Frequently Asked Questions

ABOUT THE PRACTICE 

What are your office hours?  

Regular office hours are 9AM-5PM, Monday through Thursday.  We are closed from Noon-1PM for lunch. We offer walk-in visits for established patients from 8:00am-8:30AM on weekday mornings. Walk-in hours are for acute issues, and no appointment is necessary.

 

How many doctors are in the practice? 

Dr. Rodbell started Sage Hill Pediatrics as a solo practice in 2008, and Alma Nakasone, CPNP, joined us in September 2016. We like to maintain a personal, small-office feel, and if you prefer to see a particular provider, we will try to honor your request.  

 

Do you have separate waiting rooms for sick and well children? 

No, we do not.  Our approach to this issue is relatively simple. Whenever possible, we keep sick children and young infants out of the waiting room. We also encourage wearing a mask if you or your child are contagious, or worried about getting sick.

 

Do you offer same-day sick appointments? 

For urgent matters, we can usually arrange for a same-day appointment, especially if you call early in the day.  If our next opening is the following day, we will teach you how to care for your child at home until then. If the matter truly can’t wait, we will refer you to a qualified urgent care center or ER, and will communicate with them about what they find.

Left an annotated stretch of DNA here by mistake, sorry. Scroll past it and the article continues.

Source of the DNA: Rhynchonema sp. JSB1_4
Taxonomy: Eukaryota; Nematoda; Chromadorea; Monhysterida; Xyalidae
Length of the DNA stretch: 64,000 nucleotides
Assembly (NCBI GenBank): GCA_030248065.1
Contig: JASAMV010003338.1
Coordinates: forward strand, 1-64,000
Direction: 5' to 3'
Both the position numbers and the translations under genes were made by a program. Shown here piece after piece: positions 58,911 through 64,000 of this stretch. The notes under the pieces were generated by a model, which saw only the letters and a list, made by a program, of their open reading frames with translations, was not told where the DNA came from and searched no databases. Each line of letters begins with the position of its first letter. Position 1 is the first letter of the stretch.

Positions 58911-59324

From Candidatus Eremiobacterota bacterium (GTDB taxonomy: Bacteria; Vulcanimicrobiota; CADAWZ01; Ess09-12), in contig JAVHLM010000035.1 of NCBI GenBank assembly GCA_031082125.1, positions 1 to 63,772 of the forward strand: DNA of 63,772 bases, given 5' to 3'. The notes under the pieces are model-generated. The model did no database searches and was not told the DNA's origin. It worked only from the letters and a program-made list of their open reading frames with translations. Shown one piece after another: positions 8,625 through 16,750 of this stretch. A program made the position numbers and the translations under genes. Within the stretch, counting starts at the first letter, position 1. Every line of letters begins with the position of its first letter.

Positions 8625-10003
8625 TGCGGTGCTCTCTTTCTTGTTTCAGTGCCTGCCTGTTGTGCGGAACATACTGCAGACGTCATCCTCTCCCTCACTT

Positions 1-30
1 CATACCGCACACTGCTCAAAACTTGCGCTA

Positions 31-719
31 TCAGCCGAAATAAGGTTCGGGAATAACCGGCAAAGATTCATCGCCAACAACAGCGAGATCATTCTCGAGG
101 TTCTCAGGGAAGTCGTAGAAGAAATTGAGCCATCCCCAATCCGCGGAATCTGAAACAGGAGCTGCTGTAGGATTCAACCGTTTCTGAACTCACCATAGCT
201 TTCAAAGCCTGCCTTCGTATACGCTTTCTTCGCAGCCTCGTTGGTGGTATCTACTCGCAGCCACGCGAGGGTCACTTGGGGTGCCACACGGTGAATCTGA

If I have an urgent concern after-hours, who do I call?  

To be connected to the on-call provider, simply call the office, listen to the prompts, and select the option for after-hours care. Six days a week, Dr. Rodbell is on-call, and the phone system directs you to his pager. From Friday 5PM through Saturday 10PM, and periodically at other times, Alma Nakasone, CPNP, is on-call, and calls are directed to her cellphone. Dr. Rodbell and Alma always try to return calls as soon as possible. 

 

OUR PROVIDERS 

How long have you been practicing?

Dr. Rodbell graduated from the University of Maryland School of Medicine in 2003. He completed his Pediatrics Residency at the Brooklyn Infants’ and Children’s Hospital in 2006, and began the independent practice of Primary Care Pediatrics in 2006.